A big hanks goes out to John and Amy Hazel from Deschutes Angler for the opportunity to host a trip. They have an amazing fly shop and guide service and anyone on their way to the Deschuutes should check out! Another big thanks to our camp host and guides Harley, Gordon, Charles, and Travis for working extremely hard everyday putting our group of anglers onto fish. Not to mention the entertaining jokes and conversations they created around the dinner table each night. The trip was fantastic! We had great campsites each night, good company, and amazing food. A big thanks to John and Harley for the meals. The chicken with the mango salsa is one of the best chicken dishes I have ever had and I am hoping John will share the recipe! Thanks to Bill, John, Fred, Kevin, and Spencer for joining me on the trip and hopefully we can do it again next year.

More pics to come...



North Umpqua and the tales of Fred Giusti's forever lost 40+

The first leg of our trip up to Oregon was to the famed waters of the North Umpqua. We thought this would be a good stop not only because it was about halfway to the Deschutes, but we always love a good a$$ kicking! Spencer had never fished the N.U. and we were meeting Soft Take and his dad there. In the first run the next morning I had a boil to a skated muddler but could not get the fish to come back to the fly. Fishing half a dozen more runs neither Spencer or I could bring another fish to the fly that morning.

We headed out to see Lee Spencer in the afternoon and chat about all things steelhead. Lee said there were about 260 wild steelhead in the pool and that fishing on the river had been tough lately due to warmer temps and a lack of fresh fish moving up the system. Even Lee has had tough fishing lately only bringing two steelhead to his version of a muddler without a point.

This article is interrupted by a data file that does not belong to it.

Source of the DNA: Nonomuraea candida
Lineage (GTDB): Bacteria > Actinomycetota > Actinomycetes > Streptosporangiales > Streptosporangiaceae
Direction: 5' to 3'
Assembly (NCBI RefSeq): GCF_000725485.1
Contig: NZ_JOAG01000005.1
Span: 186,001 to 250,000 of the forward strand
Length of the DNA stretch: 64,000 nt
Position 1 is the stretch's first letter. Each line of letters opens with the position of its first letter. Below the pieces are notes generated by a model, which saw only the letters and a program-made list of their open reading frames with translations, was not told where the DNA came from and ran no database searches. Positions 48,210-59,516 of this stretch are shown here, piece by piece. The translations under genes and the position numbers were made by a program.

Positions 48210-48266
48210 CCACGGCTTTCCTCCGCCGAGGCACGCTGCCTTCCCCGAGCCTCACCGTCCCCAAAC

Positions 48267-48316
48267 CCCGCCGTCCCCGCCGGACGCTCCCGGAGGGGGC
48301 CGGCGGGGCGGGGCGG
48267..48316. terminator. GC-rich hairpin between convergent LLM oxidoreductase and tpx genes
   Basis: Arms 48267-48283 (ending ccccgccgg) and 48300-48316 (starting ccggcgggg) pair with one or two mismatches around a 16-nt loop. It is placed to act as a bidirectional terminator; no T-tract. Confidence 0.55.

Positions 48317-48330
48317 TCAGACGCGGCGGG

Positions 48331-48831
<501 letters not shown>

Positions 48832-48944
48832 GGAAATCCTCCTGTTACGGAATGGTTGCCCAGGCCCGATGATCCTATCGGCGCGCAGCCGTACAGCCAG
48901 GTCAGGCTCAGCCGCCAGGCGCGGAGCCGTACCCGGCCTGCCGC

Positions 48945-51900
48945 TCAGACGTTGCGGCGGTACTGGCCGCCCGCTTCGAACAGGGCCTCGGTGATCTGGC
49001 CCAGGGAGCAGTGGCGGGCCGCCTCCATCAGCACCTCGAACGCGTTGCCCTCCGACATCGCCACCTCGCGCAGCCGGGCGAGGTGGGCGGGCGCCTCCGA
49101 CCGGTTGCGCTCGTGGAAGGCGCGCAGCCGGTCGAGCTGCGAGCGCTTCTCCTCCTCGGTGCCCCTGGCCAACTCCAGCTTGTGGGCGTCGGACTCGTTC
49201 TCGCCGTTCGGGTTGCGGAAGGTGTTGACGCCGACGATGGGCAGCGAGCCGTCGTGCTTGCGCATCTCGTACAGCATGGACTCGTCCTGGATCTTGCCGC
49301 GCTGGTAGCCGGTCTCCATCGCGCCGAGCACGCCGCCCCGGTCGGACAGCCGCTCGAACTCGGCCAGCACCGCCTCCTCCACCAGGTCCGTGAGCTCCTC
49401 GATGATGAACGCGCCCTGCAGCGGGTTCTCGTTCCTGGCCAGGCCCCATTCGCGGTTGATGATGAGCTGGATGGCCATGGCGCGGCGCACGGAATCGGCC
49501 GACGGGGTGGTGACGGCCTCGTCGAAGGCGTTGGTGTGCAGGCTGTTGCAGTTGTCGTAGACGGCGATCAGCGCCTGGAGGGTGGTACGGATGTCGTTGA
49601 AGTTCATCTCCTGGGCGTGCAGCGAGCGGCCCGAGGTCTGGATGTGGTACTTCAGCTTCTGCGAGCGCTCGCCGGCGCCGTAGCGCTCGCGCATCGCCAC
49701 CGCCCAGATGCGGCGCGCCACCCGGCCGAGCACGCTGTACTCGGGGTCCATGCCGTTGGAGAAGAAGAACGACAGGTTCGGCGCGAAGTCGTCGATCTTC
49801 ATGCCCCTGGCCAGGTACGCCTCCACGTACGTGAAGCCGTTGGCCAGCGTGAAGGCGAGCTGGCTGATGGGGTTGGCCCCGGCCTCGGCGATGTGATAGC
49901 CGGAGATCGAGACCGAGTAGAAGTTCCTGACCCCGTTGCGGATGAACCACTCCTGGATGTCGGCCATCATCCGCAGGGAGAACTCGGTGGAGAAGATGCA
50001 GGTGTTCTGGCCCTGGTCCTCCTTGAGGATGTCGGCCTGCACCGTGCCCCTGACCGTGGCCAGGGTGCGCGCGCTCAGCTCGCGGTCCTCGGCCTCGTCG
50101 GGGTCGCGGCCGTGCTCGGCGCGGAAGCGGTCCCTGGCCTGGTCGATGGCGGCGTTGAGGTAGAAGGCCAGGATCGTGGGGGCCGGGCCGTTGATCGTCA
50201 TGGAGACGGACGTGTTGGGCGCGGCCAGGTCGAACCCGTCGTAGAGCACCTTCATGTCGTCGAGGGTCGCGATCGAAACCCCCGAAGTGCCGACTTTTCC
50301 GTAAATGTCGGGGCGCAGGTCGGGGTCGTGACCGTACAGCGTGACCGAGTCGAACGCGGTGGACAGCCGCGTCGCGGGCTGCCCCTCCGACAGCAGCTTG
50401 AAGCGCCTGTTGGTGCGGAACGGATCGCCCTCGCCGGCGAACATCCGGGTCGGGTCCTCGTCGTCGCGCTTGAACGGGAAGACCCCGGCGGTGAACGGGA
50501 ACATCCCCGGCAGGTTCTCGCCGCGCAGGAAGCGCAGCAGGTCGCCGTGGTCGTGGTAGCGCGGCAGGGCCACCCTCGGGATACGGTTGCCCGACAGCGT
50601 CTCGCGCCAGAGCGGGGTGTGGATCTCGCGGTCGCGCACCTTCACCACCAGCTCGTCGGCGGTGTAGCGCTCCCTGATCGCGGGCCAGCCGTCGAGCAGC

The evening fishing provided a bit of excitement. With soft take and his dad now on the river we all split up for the evening session. Spencer and I headed down to a favorite tailout where Spencer had risen a nice fish to a dry and then briefly hooking one later in the run on a hitched muddler before getting trigger happy and giving it the old farmer john! Here's where it gets good...

On our way to the next run we run into soft take and his dad Fred. Fred was up on the road next to the truck stringing up a new rod in disgust. We pull up and he's got his hands up in the air shaking his head. "Fred, what's up?" His response, " That damn steelhead just took off with my fly line. my fly got ripped and took about 10-15 feet of line off the reel and bam!" So you got spooled? Fred pulled out what was left of his 40+ floater and said, "the steelhead took off with the floating head and it snapped off where the running line and head are connected." So your telling me there is a steelhead swimming around out there with a 35' piece of green floating line connected to a fly in its mouth? " Yeah" Spencer and I were laughing so hard we were almost crying. I know of guys that have lost some shooting heads before to snags but not to a summer steelhead. Too funny! That run will be forever known to me now as "Fred lost his 40+ run."

Next up, the Deschutes report. Stay tuned....



North to Oregon!

I will be leaving today for a 9 day trip up to Oregon. August 24-27 we will be hosting a 4 day camp trip on the Deschutes thru Deschutes Angler Fly Shop. With record dam counts and good numbers of fish entering the Deschutes it could line up to be a good trip. We will also be fishing the North Umpqua and maybe even the Rogue on the way home. Stay turned for a trip report the first week of September.



Trinity River Report

Just back from two days on the lower Trinity river. Fishing was respectable for the hot days of mid August. As usual with this time of year, there are a decent number of wild summer run fish available. In two days on the river we saw good numbers of chrome bright steelhead but many were reluctant to take a fly. Part of this can be attributed to extremely warm water and air temps, giving anglers a small window of opportunity first thing in the morning until the sun hits the water. Water temps ranged from 68 in the morning to upwards of 73 degrees in the late evening.